The Arte Sella project, launched in the second half of the 1980s at the Villa Strobele garden in Val di Sella in the Trentino Dolomites, was based on the idea of combining contemporary art and nature. An artistic project that has grown significantly over time. On the southern slope of Mount Armentera a trail that unwinds through the woods was created, which later paved the way for the ArteNatura route. Since 1998, the Malga Costa area, an old building previously used as an animal pasture, has also been included in the project. Thanks to the ArteSella project, Malga Costa first became an exhibition venue and was later converted into a space for hosting meetings, events and concerts.
The development of the Arte Sella project is based on a number of key principles which " Simbiosi”, the site-specific work created by Edoardo Tresoldi and inaugurated on September 15, 2019, has certainly stayed true to. In particular, when designing Arte Sella, the artist agrees to share his or her work with nature, meaning that it will be nature itself to complete the artistic work. The ecological approach is not a classic approach, because even though nature is indeed protected as a window into memory, at the same time, artists are asked to also interpret its absence. Lastly, the works are constructed favouring the use of natural materials and are placed in a “hic et nunc” spatial perception, leaving the landscape but at the same time returning to it and being part of it.
In 2001, the creation of Giuliano Mauri’s Cattedrale Vegetale (or Tree Cathedral), a work that nature is progressively completing, marked an important moment in the evolution of the Arte Sella project. In the years that followed, many prestigious artistic collaborations continued and in 2016 a specific project related to architecture was launched: “Arte Sella Architecture”, with works designed by internationally renowned architects including Atsushi Kitagawara, Kengo Kuma and Michele De Lucchi. In 2019, two new collaborations enriched Arte Sella Architettura. In the spring, the work of an important master of international architecture, Pritzker Prize winner Eduardo Souto de Moura, was inaugurated. The Portuguese architect designed a contemporary dolmen which, placed in the Villa Strobele gardens appears like a door opening towards the forest. Finally, on 15 September, “Simbiosi”, the site-specific work by Edoardo Tresoldi was inaugurated, located in an area on the hills devastated by the disastrous storm that took place in October 2018.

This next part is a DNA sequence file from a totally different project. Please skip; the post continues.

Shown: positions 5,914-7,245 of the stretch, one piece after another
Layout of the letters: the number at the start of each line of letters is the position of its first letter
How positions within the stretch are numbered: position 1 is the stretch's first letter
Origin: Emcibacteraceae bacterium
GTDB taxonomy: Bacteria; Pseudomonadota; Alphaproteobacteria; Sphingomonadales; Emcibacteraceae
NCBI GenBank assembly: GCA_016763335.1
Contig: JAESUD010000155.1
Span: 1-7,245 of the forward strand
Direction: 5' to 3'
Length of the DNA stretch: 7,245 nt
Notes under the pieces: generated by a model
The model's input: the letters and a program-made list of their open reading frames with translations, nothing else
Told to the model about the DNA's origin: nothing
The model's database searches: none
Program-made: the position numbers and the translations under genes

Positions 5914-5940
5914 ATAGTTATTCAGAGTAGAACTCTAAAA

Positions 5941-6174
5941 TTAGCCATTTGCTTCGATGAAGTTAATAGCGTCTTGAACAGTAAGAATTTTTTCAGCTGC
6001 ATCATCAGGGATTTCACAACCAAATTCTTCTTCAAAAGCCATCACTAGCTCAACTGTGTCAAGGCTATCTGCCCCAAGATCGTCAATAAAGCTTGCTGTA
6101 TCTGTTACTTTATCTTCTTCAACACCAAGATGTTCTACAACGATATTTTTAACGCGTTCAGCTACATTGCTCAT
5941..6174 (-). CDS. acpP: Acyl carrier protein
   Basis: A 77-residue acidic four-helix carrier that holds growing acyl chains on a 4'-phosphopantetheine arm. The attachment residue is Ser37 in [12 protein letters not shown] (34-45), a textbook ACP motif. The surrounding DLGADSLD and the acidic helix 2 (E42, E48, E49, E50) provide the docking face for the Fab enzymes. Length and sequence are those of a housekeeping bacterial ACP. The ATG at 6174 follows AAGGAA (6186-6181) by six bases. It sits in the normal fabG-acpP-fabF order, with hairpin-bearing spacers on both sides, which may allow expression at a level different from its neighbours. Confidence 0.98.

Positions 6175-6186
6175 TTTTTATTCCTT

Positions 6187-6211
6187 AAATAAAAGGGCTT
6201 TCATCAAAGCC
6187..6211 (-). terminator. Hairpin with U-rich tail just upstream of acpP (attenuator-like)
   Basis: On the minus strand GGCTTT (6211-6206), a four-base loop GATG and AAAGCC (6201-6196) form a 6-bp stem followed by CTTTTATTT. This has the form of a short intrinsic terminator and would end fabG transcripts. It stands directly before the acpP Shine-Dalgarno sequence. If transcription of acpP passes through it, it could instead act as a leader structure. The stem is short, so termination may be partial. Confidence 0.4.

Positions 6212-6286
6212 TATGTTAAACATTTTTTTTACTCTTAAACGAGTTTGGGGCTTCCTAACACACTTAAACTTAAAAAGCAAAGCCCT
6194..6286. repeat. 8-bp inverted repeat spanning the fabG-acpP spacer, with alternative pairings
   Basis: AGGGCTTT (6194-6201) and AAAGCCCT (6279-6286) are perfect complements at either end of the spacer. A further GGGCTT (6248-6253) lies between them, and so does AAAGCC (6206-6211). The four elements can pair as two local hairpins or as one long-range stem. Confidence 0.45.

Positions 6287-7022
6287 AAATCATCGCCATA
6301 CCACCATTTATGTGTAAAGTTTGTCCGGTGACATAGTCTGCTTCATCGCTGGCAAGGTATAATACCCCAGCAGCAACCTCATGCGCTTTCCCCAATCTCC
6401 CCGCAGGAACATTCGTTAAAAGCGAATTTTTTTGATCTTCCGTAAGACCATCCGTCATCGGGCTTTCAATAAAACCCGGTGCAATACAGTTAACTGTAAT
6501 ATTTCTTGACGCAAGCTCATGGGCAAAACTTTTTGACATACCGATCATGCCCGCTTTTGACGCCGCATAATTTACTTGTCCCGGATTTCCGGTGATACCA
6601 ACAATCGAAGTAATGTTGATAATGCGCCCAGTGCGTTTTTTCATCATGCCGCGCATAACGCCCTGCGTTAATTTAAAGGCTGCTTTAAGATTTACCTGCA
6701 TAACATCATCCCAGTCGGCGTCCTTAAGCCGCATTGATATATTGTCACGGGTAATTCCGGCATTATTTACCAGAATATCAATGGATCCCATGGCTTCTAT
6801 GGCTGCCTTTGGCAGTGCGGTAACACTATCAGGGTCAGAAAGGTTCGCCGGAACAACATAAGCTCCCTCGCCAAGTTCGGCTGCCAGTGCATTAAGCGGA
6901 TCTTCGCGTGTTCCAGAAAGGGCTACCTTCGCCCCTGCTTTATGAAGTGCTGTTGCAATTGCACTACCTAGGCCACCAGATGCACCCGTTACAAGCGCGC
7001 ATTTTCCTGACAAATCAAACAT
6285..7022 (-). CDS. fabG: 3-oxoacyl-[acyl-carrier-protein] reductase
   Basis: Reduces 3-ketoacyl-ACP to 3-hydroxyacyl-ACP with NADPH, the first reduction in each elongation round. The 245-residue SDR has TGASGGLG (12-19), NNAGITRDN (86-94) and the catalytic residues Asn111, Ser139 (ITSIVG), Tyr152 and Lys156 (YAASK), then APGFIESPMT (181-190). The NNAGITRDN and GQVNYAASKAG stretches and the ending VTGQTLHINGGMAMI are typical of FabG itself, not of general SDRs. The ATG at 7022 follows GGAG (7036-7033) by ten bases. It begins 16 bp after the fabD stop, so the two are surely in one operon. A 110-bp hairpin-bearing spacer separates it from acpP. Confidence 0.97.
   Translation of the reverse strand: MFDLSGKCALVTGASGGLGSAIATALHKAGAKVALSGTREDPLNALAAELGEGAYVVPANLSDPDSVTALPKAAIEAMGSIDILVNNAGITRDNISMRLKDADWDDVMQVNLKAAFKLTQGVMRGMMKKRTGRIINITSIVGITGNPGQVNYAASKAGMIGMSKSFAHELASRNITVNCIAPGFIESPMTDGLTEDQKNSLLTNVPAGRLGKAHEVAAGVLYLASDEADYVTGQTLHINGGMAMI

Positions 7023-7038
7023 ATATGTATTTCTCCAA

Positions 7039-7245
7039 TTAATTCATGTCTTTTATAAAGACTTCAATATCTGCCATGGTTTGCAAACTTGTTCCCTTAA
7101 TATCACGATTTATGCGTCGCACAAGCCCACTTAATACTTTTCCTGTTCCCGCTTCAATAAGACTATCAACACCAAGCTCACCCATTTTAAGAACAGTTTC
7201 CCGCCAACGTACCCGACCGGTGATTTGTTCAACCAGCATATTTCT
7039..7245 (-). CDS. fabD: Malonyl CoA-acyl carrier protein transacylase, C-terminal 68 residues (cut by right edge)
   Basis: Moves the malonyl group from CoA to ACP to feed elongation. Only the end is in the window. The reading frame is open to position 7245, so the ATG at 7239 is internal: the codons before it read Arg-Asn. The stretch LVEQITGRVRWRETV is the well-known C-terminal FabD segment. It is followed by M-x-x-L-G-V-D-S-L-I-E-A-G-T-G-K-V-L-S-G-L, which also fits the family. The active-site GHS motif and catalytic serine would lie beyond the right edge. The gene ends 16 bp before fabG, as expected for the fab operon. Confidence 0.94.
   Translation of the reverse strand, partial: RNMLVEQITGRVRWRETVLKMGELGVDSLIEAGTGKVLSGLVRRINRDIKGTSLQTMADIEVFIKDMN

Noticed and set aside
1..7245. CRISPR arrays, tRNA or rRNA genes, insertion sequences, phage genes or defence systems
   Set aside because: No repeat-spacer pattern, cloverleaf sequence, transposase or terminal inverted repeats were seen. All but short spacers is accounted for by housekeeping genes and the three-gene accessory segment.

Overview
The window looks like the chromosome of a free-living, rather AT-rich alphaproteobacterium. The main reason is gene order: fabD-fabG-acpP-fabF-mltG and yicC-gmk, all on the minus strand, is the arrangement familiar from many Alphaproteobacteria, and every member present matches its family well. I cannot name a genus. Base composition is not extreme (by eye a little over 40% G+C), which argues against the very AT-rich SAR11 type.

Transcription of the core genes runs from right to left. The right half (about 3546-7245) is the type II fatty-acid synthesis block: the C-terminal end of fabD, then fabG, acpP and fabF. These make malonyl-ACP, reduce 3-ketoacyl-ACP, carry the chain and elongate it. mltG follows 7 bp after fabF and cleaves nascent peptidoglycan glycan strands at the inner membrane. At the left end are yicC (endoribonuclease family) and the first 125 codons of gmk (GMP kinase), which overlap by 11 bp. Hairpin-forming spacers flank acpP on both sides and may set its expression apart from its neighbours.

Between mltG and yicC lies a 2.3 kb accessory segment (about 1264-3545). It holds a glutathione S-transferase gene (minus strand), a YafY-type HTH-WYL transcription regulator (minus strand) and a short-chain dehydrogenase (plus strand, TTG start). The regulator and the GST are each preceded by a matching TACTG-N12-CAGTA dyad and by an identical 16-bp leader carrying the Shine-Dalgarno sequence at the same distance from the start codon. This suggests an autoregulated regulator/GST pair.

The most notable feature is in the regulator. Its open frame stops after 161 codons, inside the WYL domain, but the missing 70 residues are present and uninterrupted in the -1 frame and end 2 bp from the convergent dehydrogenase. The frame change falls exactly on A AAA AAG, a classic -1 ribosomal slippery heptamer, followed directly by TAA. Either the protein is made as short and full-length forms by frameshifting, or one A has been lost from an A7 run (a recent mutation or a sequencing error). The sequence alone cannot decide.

“Simbiosi”, the work created by Edoardo Tresoldi, presents itself as a space for rest and contemplation, completely open to the sky. It is five metres tall and stands as “a ruin suspended between architecture, nature and temporal dimension”.
For the first time the artist presented a work in which the transparency of the “absent material”, expressed through the use of wire mesh, hybridises with the real and tangible materiality of the local stones. This is not a ruin, there is no process of deterioration or destruction. Instead, it is a reconstruction that takes place according to unusual physical rules led by the design and the will of the artist. The work is described by the artist as a living and permeable organism that creates an emotional channel of communication with nature. At the same time, the architectural elements introduced by the artist become the key to understanding the natural landscape. That same nature that will gradually modify them, defining a new architecture that will blend into the park’s landscape.